I do believe that tanks like that is something which could had been great addition to world military across the globe. Nowadays we do not have solution to the problem which these missile tanks provide. How to make a light tank small and capable enough to engage MBT while still retaining advantages of a light tank. Americans had tried and failed with Bulldog and M8. They had excellent Sheridan, but it was put out of service without ANY replacement. Hence, USA armed forces have notorious problems of actually deploying abroad as it takes too much time to deploy Abrams into a conflict zone.

Such missile tanks could solve both of the problems, taking away need to put heavy and recoil intensive cannons on light vehicles and allowing them an effective firepower against soft and hard targets. The real and essential problem when designing a light tank is fitting into 17-19 ton deployment limit for airborne operations or keeping weight down for inherent amphibious capabilities. Putting 105 mm traditional gun not only makes vehicle incapable of effectively fighting other MBT, but also weight of a gun drastically lowers effective protection of a vehicle (resistant only to machine gun fire) or/and increases drastically weight into effective 20 ton range.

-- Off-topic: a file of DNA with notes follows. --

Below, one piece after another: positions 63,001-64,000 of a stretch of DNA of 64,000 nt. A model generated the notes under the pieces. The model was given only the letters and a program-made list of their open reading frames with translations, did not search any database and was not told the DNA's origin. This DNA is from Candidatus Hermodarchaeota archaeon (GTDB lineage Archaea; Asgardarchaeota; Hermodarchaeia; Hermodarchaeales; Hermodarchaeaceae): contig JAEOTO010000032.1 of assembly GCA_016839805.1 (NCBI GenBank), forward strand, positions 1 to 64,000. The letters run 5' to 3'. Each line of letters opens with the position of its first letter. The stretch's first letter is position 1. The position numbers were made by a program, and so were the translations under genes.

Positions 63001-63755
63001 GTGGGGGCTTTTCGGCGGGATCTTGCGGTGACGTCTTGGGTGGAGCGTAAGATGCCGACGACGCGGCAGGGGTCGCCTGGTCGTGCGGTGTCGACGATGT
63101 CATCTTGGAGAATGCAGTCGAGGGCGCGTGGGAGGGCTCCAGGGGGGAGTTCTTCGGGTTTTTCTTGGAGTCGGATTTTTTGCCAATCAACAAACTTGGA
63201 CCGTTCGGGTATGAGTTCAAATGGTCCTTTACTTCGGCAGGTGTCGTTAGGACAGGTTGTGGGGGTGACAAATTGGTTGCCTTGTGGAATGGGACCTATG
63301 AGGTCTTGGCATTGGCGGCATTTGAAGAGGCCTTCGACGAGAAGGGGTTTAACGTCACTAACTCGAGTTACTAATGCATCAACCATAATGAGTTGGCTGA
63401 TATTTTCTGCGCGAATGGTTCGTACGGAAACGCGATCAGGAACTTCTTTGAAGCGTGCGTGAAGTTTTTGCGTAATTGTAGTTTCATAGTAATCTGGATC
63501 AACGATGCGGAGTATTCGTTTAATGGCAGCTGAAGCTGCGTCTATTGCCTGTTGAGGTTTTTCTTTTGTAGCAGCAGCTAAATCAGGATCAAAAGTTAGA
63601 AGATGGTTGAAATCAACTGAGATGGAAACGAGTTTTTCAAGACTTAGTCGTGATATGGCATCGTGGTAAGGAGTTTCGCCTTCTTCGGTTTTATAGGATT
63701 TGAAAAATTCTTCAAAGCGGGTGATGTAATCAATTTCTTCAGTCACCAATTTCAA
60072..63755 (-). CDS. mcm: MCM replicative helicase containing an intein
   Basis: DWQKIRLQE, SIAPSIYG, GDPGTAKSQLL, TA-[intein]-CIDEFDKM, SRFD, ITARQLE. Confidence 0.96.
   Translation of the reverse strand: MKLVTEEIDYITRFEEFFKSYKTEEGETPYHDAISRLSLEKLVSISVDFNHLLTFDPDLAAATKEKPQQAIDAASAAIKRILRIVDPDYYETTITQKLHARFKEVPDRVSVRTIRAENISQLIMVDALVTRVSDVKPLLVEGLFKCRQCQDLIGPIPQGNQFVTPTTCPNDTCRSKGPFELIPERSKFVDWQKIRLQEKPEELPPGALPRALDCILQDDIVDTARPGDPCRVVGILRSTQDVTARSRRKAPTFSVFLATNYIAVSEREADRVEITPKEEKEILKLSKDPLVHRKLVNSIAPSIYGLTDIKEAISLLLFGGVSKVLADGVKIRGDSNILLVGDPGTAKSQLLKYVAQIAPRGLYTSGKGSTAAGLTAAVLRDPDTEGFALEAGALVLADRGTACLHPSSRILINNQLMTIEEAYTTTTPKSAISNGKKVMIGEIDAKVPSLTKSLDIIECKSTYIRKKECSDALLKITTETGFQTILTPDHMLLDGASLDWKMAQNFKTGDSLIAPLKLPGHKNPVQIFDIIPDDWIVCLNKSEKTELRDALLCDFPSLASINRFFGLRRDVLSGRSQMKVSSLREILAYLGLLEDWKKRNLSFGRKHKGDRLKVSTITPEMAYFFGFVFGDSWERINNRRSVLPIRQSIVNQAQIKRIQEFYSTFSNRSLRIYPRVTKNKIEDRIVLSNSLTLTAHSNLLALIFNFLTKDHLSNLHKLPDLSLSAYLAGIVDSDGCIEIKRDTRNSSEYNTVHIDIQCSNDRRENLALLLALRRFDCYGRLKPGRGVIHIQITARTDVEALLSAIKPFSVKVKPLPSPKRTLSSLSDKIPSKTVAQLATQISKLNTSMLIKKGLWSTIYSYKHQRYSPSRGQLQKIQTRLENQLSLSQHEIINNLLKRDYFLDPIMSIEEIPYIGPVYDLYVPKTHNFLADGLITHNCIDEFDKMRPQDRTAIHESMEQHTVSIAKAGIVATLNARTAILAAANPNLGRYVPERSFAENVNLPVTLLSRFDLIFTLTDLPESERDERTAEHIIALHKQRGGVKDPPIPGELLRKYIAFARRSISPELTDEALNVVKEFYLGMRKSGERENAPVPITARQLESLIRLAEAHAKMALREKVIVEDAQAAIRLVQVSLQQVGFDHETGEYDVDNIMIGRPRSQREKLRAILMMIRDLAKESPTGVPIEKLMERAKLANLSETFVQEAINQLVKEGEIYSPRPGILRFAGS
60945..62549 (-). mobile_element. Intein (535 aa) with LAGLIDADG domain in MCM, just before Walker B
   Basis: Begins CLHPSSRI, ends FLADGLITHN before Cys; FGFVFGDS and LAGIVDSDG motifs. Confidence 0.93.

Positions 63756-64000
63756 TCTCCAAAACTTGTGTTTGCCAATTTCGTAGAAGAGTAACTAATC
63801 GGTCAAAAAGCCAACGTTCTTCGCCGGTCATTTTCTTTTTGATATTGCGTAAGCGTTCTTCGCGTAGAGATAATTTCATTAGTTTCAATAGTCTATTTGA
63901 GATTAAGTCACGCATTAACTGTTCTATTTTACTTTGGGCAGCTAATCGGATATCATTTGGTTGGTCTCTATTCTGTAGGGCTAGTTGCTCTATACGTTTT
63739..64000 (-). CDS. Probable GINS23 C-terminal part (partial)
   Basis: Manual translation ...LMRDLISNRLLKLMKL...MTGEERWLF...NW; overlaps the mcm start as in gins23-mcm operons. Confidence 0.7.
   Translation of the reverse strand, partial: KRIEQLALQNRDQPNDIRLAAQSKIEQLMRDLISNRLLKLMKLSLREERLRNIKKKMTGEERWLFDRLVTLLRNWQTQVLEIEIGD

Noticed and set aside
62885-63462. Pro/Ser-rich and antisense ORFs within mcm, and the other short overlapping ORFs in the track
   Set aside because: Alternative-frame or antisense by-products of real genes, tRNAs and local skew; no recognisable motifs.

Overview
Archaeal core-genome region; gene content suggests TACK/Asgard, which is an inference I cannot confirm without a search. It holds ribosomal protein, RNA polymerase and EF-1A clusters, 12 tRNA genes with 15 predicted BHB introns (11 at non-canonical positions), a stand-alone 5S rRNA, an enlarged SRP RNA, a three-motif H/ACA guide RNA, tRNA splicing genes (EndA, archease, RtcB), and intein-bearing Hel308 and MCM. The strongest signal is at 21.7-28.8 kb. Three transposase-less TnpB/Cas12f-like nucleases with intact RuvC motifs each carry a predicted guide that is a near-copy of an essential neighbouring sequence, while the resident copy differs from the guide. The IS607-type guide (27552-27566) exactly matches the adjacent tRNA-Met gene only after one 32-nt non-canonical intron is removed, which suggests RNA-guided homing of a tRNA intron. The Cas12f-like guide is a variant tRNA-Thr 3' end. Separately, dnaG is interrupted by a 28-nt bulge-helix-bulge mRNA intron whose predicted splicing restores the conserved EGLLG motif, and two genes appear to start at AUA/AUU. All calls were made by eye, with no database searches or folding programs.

Sheridan tank was 15 tons. This prototype was to be around 5 tons heavier. A bigger vehicle would spread stress of its recoil better than a smaller one. I was disagreeing with author that Sheridan gun was problematic. Its missiles were problematic which later were fixed. Another problem was its recoil of 155 mm ish gun on 15 ton aluminium based tank. Gun on that tank was only a problem, because vehicle was too light for its tonnage. USA either needed a slightly heavier, sturdier vehicle like M70 to fix said problem or they needed to develop newer gun which would compensate for its recoil in one of many ways.